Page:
Greece’s Architects of Austerity Punished at the Polls

May 7, 2012 Updated: October 1, 2015
A woman casts her vote for  Greece's general elections
A woman casts her vote for Greece's general elections in a polling station in Athens on May 6, 2012. (Louisa Gouliamaki/AFP/GettyImages)

Greek voters went to the polls Sunday, delivering huge losses to both main parties that have ruled the debt-ridden country for decades.

The New Democracy (ND) and Panhellenic Socialist Movement (PASOK), finishing first and third respectively, combined to earn only about 33 percent of the vote—compared to 77.4 percent in 2009.

Yet despite the clear reprimand from voters, until the last votes were counted, the ND-PASOK still had a chance to eke out the 151 seats needed to form a government. With almost 93 percent of votes counted, they were looking to take 109 and 41 seats respectively, just one seat shy of a majority in the 300-seat Legislature.

The big story of the night was the splintering of the vote as Greeks sought alternatives to the traditional parties. A total of seven parties won seats in Parliament, compared to five in 2009.

During the campaign, many Greeks expressed frustration with the two traditional parties.

“These elections are the first time I’ve wanted to vote. … I want my vote to count. … I will not vote for any of the two [major] parties” said Iliana, 24, a psychologist, who lives in a suburb of Athens, on Sunday.

Her view reflects sentiment held by many Greeks, who blame the ND-PASOK government for the severe austerity measures they passed last year to secure the 130 billion euro ($170 billion) European Union-International Monetary Fund bailout package.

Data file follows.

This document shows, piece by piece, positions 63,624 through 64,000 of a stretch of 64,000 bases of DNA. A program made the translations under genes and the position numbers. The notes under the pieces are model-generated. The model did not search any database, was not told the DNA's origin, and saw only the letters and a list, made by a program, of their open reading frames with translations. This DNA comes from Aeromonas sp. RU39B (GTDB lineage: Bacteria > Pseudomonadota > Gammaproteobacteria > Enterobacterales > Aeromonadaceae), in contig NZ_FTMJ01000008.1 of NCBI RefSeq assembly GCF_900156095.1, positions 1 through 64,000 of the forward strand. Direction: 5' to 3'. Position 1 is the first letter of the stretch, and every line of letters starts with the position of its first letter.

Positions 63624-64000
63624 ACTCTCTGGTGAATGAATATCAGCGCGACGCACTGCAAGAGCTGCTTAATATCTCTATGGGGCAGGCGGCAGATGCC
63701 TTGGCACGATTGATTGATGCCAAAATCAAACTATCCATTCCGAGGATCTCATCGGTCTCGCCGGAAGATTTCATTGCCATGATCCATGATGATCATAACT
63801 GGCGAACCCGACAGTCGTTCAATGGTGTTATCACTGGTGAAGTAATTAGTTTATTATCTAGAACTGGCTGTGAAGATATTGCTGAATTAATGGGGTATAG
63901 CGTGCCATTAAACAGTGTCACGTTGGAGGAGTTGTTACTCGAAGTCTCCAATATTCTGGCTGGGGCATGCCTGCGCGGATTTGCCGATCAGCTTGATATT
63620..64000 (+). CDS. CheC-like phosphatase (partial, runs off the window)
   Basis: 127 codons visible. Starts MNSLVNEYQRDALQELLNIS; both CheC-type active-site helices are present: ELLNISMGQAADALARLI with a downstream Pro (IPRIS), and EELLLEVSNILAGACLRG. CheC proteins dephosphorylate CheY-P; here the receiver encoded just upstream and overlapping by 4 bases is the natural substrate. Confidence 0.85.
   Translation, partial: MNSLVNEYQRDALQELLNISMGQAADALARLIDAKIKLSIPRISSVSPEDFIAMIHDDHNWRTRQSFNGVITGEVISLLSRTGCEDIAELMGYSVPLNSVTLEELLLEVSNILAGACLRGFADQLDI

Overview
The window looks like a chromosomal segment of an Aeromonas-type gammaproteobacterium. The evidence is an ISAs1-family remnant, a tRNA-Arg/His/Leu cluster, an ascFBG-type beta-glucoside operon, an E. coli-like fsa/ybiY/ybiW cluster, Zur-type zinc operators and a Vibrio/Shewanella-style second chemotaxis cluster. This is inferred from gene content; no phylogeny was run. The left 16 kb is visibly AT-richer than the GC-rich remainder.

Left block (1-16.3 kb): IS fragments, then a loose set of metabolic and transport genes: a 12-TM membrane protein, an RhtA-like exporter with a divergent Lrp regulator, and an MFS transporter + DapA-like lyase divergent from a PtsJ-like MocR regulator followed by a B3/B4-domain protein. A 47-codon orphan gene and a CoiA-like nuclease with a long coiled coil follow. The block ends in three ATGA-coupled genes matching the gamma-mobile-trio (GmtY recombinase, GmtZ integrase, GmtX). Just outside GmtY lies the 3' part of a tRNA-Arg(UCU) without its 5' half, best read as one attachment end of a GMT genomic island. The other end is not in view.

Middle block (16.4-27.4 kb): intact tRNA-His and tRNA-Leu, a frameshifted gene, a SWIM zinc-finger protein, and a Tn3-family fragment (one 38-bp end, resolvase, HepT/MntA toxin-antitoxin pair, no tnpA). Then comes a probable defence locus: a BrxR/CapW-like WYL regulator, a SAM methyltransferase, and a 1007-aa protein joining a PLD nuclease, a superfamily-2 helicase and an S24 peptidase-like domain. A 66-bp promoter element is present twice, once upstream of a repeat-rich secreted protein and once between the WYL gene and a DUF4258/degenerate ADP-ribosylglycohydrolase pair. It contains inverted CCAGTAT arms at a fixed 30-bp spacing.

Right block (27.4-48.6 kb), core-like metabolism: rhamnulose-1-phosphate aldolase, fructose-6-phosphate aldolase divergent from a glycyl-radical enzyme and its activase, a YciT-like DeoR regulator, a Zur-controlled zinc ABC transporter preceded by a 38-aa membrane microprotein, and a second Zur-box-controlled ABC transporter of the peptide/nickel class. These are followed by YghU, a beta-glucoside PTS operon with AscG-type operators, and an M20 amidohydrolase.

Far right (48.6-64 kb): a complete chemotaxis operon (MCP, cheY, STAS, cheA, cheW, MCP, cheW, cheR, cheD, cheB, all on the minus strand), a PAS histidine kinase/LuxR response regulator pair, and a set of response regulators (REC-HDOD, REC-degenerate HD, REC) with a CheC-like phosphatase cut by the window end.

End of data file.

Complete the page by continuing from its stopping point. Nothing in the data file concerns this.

There have been many protests in Athens, some descending into riots, over the cuts.

“This year I am not going to vote for PASOK as I did in all other years. This year I will vote for LAOS,” said Sofia, a retired English teacher. LAOS, the right-wing Popular Orthodox Rally, did not do well at the polls, but many of the other smaller parties did.

The Coalition of the Radical Left, Syriza, took second place with around 16.6 percent or 51 seats. In 2009, Syriza was the fifth party in the House attracting less than 5 percent of the popular vote.

Syriza leader Alexis Tsipras said he will seek to bury Greece’s austerity package.

Tsipras said austerity measures supported by German Chancellor Angela Merkel “have suffered a crushing defeat,” according to the Ekathimerini publication.

He added that his party would attempt to create a coalition to “abolish the memorandum” and said the austerity measures “have been undermined by the popular mandate.”

Fourth place was taken by the Independent Greeks, a vehemently anti-bailout party, but this time on the right. It was formed a few months ago by ousted ND member of Parliament Panos Kammenos, who thinks the bailout packages were akin to treason.

The rest of the seats went to the Greek Communist Party (26), and the neo-Nazi Golden Dawn Party (21), which is mainly focused on a platform of expelling illegal immigrants from Greece. Golden Dawn surged from 0.3 percent of the vote in 2009, to nearly 7 percent on Sunday.

The seventh party is the Democratic Left (19), formed since the 2009 election, which also does not approve of the bailout deal.

PASOK leader Evangelos Venizelosm said that there was not a clear mandate for any single party in Greece, and called for a national unity government with pro-EU parties.

“We embittered the people to protect the future of the nation. History will judge,” Venizelos said, according to the Athens News.

Sunday’s vote was the worst showing for PASOK since the early 1970s.

“We are back to where we started in 1974,” Pasok Member of Parliament Petros Efthimiou was quoted as saying.

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With reporting by Alex Johnston.